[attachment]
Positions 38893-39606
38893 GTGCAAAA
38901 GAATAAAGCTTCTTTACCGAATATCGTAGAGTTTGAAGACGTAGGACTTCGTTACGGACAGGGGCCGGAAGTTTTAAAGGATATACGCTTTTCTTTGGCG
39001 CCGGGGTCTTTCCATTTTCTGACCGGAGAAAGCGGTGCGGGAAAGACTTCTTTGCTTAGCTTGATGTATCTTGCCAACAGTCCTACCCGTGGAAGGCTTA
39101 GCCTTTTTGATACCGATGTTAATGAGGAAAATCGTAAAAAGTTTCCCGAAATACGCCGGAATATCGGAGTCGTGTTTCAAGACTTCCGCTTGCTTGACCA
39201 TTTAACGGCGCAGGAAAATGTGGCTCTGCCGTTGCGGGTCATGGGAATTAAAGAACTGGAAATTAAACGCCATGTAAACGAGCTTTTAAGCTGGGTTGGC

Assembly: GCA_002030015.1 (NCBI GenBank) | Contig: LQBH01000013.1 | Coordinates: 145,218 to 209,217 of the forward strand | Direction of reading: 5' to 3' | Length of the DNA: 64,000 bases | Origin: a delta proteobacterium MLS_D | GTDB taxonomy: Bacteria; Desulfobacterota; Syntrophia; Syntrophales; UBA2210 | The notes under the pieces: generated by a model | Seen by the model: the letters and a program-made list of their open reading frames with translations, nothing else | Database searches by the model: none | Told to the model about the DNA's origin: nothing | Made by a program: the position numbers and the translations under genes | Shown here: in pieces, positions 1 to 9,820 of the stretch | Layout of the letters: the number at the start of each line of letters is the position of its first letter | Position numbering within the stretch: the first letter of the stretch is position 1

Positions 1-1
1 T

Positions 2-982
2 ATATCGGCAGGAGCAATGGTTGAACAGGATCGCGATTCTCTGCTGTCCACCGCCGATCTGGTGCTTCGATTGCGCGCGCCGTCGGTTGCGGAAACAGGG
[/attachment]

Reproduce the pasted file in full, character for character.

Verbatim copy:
Positions 38893-39606
38893 GTGCAAAA
38901 GAATAAAGCTTCTTTACCGAATATCGTAGAGTTTGAAGACGTAGGACTTCGTTACGGACAGGGGCCGGAAGTTTTAAAGGATATACGCTTTTCTTTGGCG
39001 CCGGGGTCTTTCCATTTTCTGACCGGAGAAAGCGGTGCGGGAAAGACTTCTTTGCTTAGCTTGATGTATCTTGCCAACAGTCCTACCCGTGGAAGGCTTA
39101 GCCTTTTTGATACCGATGTTAATGAGGAAAATCGTAAAAAGTTTCCCGAAATACGCCGGAATATCGGAGTCGTGTTTCAAGACTTCCGCTTGCTTGACCA
39201 TTTAACGGCGCAGGAAAATGTGGCTCTGCCGTTGCGGGTCATGGGAATTAAAGAACTGGAAATTAAACGCCATGTAAACGAGCTTTTAAGCTGGGTTGGC

Assembly: GCA_002030015.1 (NCBI GenBank) | Contig: LQBH01000013.1 | Coordinates: 145,218 to 209,217 of the forward strand | Direction of reading: 5' to 3' | Length of the DNA: 64,000 bases | Origin: a delta proteobacterium MLS_D | GTDB taxonomy: Bacteria; Desulfobacterota; Syntrophia; Syntrophales; UBA2210 | The notes under the pieces: generated by a model | Seen by the model: the letters and a program-made list of their open reading frames with translations, nothing else | Database searches by the model: none | Told to the model about the DNA's origin: nothing | Made by a program: the position numbers and the translations under genes | Shown here: in pieces, positions 1 to 9,820 of the stretch | Layout of the letters: the number at the start of each line of letters is the position of its first letter | Position numbering within the stretch: the first letter of the stretch is position 1

Positions 1-1
1 T

Positions 2-982
2 ATATCGGCAGGAGCAATGGTTGAACAGGATCGCGATTCTCTGCTGTCCACCGCCGATCTGGTGCTTCGATTGCGCGCGCCGTCGGTTGCGGAAACAGGG